Oh, and it would indeed be a rather large loaf (maybe like a 6-foot hero loaf in size?), so they might have to rename that island 'Brownland' instead.
Only because you made it into a game. I'll probably be blunt if it's just me thinking my thoughts again.
Also I was thinking "Brownland", but I was worried that might of been too far again. Of course Greenland is mostly ice.
Oh, it's quite ok with me if you're blunt.
I was just giving you suggestions on how to improve the impression you might make on folks of more delicate sensibilities.
And yes, of course Greenland is mostly covered with ice, but it is thought that during the Medieval Warm Period (when it was warmer than today), there might indeed have been plants and trees growing along the coast (at least the southern coast), which inspired the Norse explorers to name it Greenland.
Oh I agree, it would probably be nice if I was more careful with my words, but naturally I'm not.
That would be interesting depending on the warmth of the medieval warm period, but I enjoy the other Norse explorers explanation of Greenland and Iceland.
Which is that they enjoyed secrets and not letting other explorers in on their better finds... and so they named Iceland in an attempt to get people to try to avoid it (because they didn't want land filled of ice), and the named Greenland because they weren't interested in it, and thought it would have other explorers waste their time traveling there to check it out.
If that explanation is true, then they must have REALLY wanted other explorers to go to eastern Canada, which they named Vinland (wine land).
In any case, it didn't work with Greenland, because the only European settlements in Greenland were made by the Norse, until it got too cold even for them.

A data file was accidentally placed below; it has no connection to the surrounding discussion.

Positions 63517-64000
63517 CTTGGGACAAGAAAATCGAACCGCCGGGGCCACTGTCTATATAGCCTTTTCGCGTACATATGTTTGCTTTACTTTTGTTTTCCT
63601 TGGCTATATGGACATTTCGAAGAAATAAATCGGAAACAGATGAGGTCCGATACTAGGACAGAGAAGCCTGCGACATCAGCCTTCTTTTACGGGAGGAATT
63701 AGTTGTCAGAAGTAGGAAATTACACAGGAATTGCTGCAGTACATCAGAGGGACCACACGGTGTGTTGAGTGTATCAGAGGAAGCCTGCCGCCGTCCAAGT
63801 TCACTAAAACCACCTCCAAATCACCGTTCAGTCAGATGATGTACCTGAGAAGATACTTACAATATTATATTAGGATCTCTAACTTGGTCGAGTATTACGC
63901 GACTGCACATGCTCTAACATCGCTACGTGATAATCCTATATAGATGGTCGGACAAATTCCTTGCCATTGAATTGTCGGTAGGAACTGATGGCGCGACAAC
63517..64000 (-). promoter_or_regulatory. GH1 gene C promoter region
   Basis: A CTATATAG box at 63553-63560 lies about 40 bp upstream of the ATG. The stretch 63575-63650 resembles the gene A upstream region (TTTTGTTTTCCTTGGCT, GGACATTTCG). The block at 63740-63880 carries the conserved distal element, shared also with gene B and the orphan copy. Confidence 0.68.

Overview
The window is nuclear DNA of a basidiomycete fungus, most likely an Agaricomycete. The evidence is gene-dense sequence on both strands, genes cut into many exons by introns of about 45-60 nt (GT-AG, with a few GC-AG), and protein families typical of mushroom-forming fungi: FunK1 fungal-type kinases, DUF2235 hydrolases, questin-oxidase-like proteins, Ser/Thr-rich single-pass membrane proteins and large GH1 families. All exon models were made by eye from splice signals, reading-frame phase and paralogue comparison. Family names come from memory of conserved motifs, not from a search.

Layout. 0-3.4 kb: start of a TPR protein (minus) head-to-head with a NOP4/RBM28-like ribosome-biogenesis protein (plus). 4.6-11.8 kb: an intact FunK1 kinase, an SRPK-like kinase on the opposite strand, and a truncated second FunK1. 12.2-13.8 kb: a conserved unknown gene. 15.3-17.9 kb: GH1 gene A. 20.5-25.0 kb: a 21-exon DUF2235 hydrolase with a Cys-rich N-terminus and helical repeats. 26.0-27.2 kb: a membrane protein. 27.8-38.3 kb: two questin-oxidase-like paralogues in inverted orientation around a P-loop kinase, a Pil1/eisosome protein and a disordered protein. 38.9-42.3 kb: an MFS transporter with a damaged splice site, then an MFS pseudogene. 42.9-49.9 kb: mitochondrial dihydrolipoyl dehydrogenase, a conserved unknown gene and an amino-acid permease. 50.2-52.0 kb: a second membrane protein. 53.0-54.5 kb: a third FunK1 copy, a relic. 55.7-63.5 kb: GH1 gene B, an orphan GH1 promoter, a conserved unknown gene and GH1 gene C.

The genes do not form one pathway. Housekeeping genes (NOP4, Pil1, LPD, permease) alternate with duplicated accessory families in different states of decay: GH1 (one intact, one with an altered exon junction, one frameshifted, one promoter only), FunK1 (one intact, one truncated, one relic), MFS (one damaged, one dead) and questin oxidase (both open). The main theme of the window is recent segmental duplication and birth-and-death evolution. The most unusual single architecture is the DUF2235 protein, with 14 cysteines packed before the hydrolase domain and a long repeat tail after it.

Thanks for the history. On that site they do suggest advertising, was part of the reason.
Greenland was named by Eric the Red, who lived there for a period of time and then wanted to establish a new settlement. As is easy to imagine, people wouldn't be very eager to settle in an unknown land that is 80% ice, so Eric named it Greenland to get volunteers. It might've been a bit warmer at the time and had some forests, but nowhere near the paradise the name suggests.
But why name it wineland? I don't think that far north has much wine.
One theory is that Vinland was in New Brunswick, which has wild grapes, which the Vikings could have used to make wine.
And the Vikings loved their liquor.
So if this theory is correct, then the advertising had some truth to it.
Tink you say - Greenland is mostly covered with ice, but it is thought that during the Medieval Warm Period (when it was warmer than today), there might indeed have been plants and trees growing along the coast (at least the southern coast), which inspired the Norse explorers to name it .